The PBDE (polybrominated diphenyl ethers) class of brominated flame retardants is structurally similar to PCBs and exponential increases of PBDEs have been documented in wildlife and humans in recent years. PBDEs are used in electrical equipment, construction materials, coatings, textiles and polyurethane foam.
The PBDE brominated flame retardant detected in the Norwegian killer whales sampling was 2,2′,4,4′-tetrabromodiphenyl ether, also called PBDE 47. PBDE 47 is often studied due to its persistence and ability to bioaccumulate. Studies in mice have linked neonatal exposure to PBDE 47 to permanent alterations in spontaneous behavior.
Many pollutants of concern in the Arctic were not produced or ever used in the Arctic. Instead, chemicals from everyday household products and industrial and agricultural chemicals from other areas of the world travel great distances via air and water currents to finally end up in the Arctic. Long, dark winters and cold temperatures inhibit the breakdown of chemicals in the Arctic.
REACH (Registration, Evaluation and Authorisation of Chemicals) is the draft EU law that should lead to the identification and phasing out of the most harmful chemicals. If it becomes law it will be enforced in all countries in the European Union. REACH will also lead to changes in chemical regulation and production outside the European Union. The current EU chemical regulatory system, similar to others around the world, considers chemicals “safe until proven otherwise”.
Killing killer whales with toxics
By Claire Doole
12 Dec 2005
Toxic chemicals: a threat to wildlife and animals
The flaming orange and pink hues of the arctic sun spill across the glassy waters of the fjord, granting the perfect conditions for spotting killer whales, the ocean’s top predator. Each year, hundreds of these whales, with their distinctive black back and white underbelly, flock into Tysfjord and Vestfjord off the north coast of Norway in the Barents Sea between November and January to feed off migrating herring.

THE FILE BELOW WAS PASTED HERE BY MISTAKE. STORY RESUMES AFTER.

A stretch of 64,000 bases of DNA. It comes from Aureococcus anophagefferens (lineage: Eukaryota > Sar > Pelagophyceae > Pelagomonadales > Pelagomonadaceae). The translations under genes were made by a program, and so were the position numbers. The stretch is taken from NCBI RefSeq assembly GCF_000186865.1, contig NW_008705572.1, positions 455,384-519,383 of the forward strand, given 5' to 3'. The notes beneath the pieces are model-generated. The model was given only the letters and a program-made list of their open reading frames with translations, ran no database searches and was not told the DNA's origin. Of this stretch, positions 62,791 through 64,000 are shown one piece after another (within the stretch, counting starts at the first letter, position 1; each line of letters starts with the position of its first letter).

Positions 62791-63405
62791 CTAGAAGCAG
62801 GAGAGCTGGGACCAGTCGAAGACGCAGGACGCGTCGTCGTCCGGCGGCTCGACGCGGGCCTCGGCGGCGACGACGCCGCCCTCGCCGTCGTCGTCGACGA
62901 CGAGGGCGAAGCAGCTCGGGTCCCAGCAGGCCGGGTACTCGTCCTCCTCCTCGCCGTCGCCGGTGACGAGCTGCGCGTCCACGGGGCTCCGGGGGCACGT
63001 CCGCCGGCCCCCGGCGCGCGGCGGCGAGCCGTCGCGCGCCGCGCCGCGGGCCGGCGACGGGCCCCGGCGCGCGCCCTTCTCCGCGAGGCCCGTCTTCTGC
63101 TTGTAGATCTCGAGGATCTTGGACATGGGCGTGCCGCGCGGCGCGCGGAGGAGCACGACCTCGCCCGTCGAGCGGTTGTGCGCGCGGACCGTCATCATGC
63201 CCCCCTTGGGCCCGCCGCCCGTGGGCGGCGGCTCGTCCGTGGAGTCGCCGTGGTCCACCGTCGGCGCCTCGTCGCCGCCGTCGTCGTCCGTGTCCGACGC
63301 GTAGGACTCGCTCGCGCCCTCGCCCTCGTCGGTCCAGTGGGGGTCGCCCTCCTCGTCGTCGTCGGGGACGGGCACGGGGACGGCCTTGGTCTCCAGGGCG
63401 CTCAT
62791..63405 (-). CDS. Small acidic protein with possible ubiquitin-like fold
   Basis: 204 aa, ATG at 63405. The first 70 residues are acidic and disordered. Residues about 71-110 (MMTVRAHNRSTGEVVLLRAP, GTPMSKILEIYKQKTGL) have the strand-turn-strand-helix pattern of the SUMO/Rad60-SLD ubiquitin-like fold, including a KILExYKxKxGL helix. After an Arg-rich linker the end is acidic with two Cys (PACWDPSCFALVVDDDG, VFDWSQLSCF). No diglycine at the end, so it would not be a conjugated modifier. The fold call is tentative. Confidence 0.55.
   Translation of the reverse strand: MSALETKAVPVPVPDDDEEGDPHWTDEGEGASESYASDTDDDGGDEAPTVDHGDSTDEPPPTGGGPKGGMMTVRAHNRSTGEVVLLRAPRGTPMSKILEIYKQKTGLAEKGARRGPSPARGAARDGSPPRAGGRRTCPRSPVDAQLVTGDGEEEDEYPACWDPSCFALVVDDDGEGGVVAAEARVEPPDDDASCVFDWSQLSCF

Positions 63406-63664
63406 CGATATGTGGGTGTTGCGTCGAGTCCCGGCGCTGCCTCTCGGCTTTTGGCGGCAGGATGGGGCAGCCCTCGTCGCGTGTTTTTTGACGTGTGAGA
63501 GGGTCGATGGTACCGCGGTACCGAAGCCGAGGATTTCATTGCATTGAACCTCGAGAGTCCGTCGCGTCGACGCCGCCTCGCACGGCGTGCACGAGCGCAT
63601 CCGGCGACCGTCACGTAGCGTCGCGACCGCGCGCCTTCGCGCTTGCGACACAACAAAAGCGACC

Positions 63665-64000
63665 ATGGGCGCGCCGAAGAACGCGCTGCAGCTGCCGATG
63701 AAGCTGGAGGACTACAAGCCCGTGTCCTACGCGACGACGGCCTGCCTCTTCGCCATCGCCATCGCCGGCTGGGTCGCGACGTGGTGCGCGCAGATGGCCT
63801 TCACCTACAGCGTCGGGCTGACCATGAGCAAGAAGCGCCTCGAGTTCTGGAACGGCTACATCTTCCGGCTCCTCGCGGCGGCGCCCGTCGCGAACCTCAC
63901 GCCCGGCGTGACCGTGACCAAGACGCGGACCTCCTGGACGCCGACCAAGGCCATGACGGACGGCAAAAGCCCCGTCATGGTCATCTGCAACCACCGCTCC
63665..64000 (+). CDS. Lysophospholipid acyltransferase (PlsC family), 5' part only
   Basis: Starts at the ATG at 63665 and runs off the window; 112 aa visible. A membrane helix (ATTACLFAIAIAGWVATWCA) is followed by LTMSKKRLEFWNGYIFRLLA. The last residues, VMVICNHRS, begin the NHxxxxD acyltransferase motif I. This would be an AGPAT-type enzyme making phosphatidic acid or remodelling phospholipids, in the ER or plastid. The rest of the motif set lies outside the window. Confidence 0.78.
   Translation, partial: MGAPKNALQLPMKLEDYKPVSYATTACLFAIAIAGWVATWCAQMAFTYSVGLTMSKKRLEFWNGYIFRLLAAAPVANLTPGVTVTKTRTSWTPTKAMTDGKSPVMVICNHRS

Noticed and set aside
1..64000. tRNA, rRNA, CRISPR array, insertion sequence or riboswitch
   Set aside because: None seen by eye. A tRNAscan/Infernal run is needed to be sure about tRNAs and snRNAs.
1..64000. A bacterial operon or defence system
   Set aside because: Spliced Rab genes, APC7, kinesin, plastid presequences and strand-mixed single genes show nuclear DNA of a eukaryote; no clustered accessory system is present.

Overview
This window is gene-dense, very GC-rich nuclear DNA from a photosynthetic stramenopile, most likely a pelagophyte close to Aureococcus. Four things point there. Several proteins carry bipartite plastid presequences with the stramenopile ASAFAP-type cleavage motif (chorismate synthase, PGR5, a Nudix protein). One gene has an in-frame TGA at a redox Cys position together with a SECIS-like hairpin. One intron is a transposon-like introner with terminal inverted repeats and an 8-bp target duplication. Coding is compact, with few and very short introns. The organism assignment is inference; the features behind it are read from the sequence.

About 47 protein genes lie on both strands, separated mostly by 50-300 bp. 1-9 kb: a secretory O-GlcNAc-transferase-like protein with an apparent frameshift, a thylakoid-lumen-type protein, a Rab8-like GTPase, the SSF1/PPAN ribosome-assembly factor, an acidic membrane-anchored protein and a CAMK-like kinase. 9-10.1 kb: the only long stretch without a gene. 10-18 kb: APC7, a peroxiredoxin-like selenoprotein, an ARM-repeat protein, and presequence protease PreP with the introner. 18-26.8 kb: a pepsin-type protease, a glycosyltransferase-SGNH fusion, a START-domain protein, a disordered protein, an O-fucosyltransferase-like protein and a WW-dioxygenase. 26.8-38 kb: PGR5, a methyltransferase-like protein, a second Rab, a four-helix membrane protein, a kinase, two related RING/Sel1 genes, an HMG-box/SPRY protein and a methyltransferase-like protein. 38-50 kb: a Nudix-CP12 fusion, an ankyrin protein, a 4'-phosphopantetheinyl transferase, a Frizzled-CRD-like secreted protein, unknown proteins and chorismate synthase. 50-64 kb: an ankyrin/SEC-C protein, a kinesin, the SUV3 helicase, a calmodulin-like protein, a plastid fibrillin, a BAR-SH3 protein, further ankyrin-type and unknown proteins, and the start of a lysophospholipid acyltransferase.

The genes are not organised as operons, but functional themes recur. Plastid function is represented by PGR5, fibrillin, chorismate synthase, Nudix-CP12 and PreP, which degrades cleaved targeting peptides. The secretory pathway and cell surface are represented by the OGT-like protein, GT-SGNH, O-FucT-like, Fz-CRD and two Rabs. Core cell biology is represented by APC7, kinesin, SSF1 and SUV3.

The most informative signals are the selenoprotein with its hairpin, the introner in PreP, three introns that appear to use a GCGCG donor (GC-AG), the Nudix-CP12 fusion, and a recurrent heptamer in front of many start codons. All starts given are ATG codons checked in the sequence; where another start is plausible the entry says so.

Killer whales, or orcas, hunt everything from fish and up — walruses, seals, sea lions, penguins, squid, sea turtles, sharks, and even other kinds of whales. Hunting in packs, they are often referred to as the “wolves of the sea”.
But here in the Norwegian arctic, these whales feed mainly on schools of fish that come in close to shore. So close, that they have attracted many tourist boats who can watch the whales from only metres away. Whale watching is big business in an area where incomes are comparatively low for oil-rich Norway. But the season is short, with the sun setting in early December and not rising again until a month later. Despite the unpredictable weather, many still make the journey to see these “killer” marine species.
However, Hans Wolkers, a straight talking and resolute Dutchman has not come to whale watch but to whale dart. A toxicologist with the Norwegian Polar Institute, he is in Tysfjord to take biopsy samples of orca blubber to test for toxic contamination. It is his second visit and he is under no illusion about what he is going to find.
“Several years ago I took away ten samples for testing and the results were shocking,” Wolkers explained. “All ten showed consistently high levels of toxins. You name it, the whales had it PCBs, pesticides and at least one type of brominated flame retardant. They are the most toxic mammal in the Arctic.”
To date, it has been the polar bear that had the dubious honour of being the most toxic mammal of the Arctic. But Wolkers’ research shows that orcas outstrip the bear in terms of pesticides and one type of brominated flame retardant, in addition to the high levels of the toxic, persistent chemicals PCBs (polychlorinated biphenyls).
According to Wolkers, the appearance of a brominated flame retardant, a type of chemical found in every day articles such as computers, is particularly worrying because unlike PCBs and the most harmful pesticides, most are not currently banned.